2. Talk to employees.

Your last few moving communications should clear up any last-minute employees questions and concerns. Let everyone know:

  • Where they need to be (Provide any necessary building access information. Before you relay this information, you’ll need to secure any necessary key fobs and codes to hand out.)
  • What they need to do, especially packing and labeling instructions.

Also, push out those key moving details just one more time:

  • New office name and address
  • Moving date/dates
  • Key features of the new space

3. Connect all utilities in the old building.

Connect the phone systems, electricity, internet, and water at the new office. Disconnect any service related to your old building, unless a building manager handles that.

4. Finish packing absolute necessities.

Yep, it’s the time. You’re almost there.

5. Create an organizing and decorating plan.

Just as you planned to pack in phases, you can plan to unpack, organize. and decorate in phases. Consider transitioning your moving committee members into a permanent “office design committee” to help you.

You’ll probably find your unpacking and organizing plan mirrors your packing plan in many ways.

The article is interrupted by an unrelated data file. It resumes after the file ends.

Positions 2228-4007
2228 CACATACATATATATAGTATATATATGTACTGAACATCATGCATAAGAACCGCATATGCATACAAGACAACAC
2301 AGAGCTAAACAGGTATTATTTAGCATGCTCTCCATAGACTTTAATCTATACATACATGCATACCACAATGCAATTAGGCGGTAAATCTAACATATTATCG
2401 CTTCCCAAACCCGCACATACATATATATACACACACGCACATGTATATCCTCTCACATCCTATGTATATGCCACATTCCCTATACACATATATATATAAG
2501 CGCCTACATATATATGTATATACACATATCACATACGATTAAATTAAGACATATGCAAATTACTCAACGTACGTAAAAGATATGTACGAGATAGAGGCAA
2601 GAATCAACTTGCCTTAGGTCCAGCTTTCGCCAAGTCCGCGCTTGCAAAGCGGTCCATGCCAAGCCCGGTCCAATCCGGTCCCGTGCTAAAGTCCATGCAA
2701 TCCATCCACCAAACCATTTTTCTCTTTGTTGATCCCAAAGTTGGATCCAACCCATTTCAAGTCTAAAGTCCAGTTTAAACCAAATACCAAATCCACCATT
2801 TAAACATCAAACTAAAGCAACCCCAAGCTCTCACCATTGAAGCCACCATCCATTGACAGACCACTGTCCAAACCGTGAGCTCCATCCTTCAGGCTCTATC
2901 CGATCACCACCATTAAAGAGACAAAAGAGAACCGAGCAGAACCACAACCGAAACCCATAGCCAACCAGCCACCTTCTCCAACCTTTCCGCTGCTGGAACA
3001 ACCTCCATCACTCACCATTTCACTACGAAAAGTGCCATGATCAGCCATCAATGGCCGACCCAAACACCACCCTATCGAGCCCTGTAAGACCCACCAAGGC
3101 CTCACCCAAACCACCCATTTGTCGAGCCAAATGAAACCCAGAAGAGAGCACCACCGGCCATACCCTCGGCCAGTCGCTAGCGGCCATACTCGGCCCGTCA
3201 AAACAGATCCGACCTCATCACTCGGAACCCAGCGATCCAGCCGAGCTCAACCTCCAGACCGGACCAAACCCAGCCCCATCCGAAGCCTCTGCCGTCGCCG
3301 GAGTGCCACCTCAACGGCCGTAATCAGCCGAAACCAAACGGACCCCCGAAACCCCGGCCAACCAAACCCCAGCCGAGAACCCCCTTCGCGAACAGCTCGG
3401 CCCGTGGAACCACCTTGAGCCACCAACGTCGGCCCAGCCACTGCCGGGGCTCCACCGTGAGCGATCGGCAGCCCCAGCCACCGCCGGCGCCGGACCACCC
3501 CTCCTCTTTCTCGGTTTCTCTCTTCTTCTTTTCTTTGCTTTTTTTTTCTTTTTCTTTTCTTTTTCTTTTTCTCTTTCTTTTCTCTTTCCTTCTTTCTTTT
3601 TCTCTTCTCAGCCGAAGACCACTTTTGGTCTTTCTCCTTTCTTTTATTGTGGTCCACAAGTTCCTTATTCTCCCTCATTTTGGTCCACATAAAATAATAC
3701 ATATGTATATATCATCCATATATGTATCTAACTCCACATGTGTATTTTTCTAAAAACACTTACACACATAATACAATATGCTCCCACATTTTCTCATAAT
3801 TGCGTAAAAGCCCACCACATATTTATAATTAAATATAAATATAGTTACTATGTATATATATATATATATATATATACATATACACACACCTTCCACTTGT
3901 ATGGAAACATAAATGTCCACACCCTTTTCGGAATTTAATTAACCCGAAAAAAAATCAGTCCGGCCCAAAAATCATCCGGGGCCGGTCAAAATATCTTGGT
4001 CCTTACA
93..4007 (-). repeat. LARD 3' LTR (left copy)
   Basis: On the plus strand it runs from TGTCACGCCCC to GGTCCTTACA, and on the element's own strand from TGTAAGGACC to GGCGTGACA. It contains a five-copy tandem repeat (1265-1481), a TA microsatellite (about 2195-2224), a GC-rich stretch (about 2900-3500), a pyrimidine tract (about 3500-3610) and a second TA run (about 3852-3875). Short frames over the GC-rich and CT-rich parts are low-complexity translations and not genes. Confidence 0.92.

1. Unpack absolute necessities. What items do you need to unpack and organize immediately to help employees do their best work?
  2. Unpack make-do items. What items could wait a week or two?
  3. Unpack out of sight, out of mind items. (How can you organize items people rarely use but still need?
  4. Polish and spruce. Now that everything has a place, how can you tweak and improve the organization of your new office? What decorations and design work does the new space need?)

6. Frequently check on the new building.

Check in with your new building manager often to make sure everything is going smoothly. Ensure that all utilities were connected.

Plan a walkthrough about two weeks out to make sure everything is clean and intact—ready for your team.

7. Request help with unpacking absolute necessities.

Focus your appeal on any IT experts in your company. A majority of your necessities might require wiring and connecting computers and phones.

8. Move!

9. Unpack the absolute necessities you established above.

 10. Plan a party to celebrate your moving success.

We use the term “party” loosely. You’ll probably be just a smidge tired after the move. But that’s all the more reason to celebrate your hard work. Get some champagne or non-alcoholic bubbly and some simple, healthy snacks, and you’ve got yourself a party.